Or, consider Alexandra’s application materials for a competitive summer research program at a different university. As part of their packet, applicants were asked to submit a single PowerPoint slide describing themselves to the selection committee. In addition to listing her work for the Office of Sustainability and her role as treasurer for her university’s chapter of Engineers without Borders, Alexandra listed that she enjoyed Minecraft and that she “writes creative fiction,” the very activities in which she acts with tables. She made a similar move on the resume she submitted, listing “creative writing: Historical, modern, and fantasy fiction” among her activities. Clearly, Alexandra saw these engagements as being a prominent part of her identity as an engineer, both in the immediate and long-term future. In addition to highlighting the role that such repurposings of practice can have on the construction of self, these instances make visible how persons’ participation with seemingly discrete, autonomous literate activities shape the pace and path of a literate life that crosses the boundaries of everyday, disciplinary, and professional worlds.

The narrative we present in this chapter points to the wealth of artifacts and their representations at play as Alexandra engages with engineering, carried there along this very partial tracing of their journey, and thus underscores how prominently tabling for gaming, scheduling, novel writing, and puzzle solving figure into Alexandra’s engagement with engineering. This narrative also illuminates the ways the re-use of practice across domains involves re-working tools across representational states, as well as the ways that multiple representations are simultaneously deployed and then continually re-coordinated as they are taken up for other activities. In addition to the profound multimodality of such trajectories, this narrative also foregrounds the complex combinations of occluded genres (Swales, 1996) and those meant for more public consumption that make up such chains.

In addition, this narrative points to how thoroughly disciplinary and vernacular activities can interpenetrate one another. Alexandra’s actings with tables do not lead fleeting half-lives on the peripheries of her various engagements; instead, they come to occupy prominent and sustained roles in these activities. Acting with tables figured prominently in her engagement with “thinking-type” puzzles, and remained so for more than a decade. Likewise, the use of tables and charts was a central feature of her fan activities, from acting out Star Trek episodes with her younger sister to writing the novels she is currently working on. The disciplinary and everyday, then, are not just linked at their borders, but are shot through with one another. To echo Prior (2003) yet again, there is no literate activity that is only engineering, gaming, scheduling, fan novel-ing, or puzzle solving; no inscriptions only for solving engineering problems, playing a video game, scheduling a life, inventing a fan novel, or solving puzzles.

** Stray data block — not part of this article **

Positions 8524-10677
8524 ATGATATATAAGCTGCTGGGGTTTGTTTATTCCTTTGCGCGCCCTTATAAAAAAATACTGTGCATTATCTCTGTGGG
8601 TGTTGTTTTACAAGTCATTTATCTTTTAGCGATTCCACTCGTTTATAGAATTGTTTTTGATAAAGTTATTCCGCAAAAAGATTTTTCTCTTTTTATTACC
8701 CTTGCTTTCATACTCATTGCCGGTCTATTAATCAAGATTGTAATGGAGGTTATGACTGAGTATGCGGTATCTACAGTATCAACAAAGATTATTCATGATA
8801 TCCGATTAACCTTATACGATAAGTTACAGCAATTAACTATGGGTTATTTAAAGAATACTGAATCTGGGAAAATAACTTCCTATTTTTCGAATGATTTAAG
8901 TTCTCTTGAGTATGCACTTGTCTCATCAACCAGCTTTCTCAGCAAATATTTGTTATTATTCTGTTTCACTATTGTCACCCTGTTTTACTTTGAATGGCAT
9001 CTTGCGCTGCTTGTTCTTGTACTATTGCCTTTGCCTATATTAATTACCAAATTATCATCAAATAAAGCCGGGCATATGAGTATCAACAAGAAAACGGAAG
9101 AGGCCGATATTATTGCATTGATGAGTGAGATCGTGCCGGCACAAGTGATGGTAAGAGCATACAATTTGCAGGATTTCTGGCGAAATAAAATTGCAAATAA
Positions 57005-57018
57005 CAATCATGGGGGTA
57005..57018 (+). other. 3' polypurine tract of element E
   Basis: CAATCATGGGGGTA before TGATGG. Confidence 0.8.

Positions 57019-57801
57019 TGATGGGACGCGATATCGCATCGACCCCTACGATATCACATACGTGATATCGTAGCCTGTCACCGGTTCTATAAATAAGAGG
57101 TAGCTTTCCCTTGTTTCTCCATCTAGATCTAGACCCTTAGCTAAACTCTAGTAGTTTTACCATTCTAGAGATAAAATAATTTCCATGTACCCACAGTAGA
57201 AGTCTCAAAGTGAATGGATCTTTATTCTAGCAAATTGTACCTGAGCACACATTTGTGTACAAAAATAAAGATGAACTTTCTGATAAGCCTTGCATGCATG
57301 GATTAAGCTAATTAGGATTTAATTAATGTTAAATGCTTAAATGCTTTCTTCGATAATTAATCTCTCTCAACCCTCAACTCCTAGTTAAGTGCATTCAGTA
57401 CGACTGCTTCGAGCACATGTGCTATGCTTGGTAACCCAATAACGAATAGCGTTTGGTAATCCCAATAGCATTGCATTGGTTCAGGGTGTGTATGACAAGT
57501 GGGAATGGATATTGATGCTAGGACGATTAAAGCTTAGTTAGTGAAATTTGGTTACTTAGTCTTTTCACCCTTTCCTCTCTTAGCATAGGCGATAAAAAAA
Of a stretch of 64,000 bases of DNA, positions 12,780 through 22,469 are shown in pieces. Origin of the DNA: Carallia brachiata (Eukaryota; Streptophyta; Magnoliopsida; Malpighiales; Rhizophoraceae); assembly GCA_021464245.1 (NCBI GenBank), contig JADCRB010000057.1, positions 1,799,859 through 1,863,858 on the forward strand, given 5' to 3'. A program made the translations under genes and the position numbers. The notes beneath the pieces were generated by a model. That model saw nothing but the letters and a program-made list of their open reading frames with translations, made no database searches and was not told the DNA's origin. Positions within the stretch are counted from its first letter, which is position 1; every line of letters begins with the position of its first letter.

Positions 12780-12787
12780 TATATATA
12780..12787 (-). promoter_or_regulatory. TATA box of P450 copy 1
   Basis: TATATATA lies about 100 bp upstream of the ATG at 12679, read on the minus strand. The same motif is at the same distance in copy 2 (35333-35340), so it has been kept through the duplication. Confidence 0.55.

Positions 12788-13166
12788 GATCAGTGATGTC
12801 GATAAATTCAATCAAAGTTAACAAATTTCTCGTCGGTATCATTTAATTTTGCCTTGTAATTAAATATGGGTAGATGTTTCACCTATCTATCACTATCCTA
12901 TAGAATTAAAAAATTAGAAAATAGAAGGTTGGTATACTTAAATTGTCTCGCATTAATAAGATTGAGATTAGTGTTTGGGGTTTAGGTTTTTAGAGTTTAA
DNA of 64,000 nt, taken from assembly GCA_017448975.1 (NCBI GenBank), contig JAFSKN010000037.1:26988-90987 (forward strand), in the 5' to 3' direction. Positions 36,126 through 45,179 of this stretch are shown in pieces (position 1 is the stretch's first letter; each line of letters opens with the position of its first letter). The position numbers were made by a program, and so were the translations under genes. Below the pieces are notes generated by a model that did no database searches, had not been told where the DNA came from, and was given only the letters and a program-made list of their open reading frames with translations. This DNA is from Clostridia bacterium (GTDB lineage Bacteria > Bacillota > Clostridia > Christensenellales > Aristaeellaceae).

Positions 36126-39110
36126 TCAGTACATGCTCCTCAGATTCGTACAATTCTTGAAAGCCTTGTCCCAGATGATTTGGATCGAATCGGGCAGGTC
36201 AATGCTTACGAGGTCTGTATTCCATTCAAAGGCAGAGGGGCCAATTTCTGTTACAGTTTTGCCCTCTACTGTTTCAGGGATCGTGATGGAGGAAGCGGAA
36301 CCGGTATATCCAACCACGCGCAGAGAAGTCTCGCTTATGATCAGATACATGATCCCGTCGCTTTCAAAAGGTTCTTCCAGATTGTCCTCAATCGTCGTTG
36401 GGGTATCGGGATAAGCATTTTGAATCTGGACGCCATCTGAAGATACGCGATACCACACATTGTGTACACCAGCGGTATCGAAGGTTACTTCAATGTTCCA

Our analysis focuses intently on Alexandra’s coming to act with tables throughout her life span, but we need also to emphasize that its development in Alexandra’s history is intimately connected to its sociogenesis, its propagation through society. Such a move is in keeping with Scollon’s (2001a) observation that the cultural resources persons act with are always linked to two histories, “a history in the world [and] a history for each person who has appropriated it” (p. 120). It is important to note that it is not Alexandra’s reuse of tabling that forged these linkages. Rather, Alexandra is inventively taking advantage of what Prior and Shipka (2003) described as “co-genetic” linkages created as the collective propagates tabling throughout a society’s multiple activities. Tables are a central part of the Minecraft game, for example, whether Alexandra ever existed or not. Alexandra’s use of tables in inventing and arranging her novels might be more her extension, but graphic representation to guide composing practices is certainly widespread. This is an important point because it emphasizes that the ontogenetic trajectory of tabling throughout Alexandra’s life span both emerges from and contributes to the sociogenesis of tabling.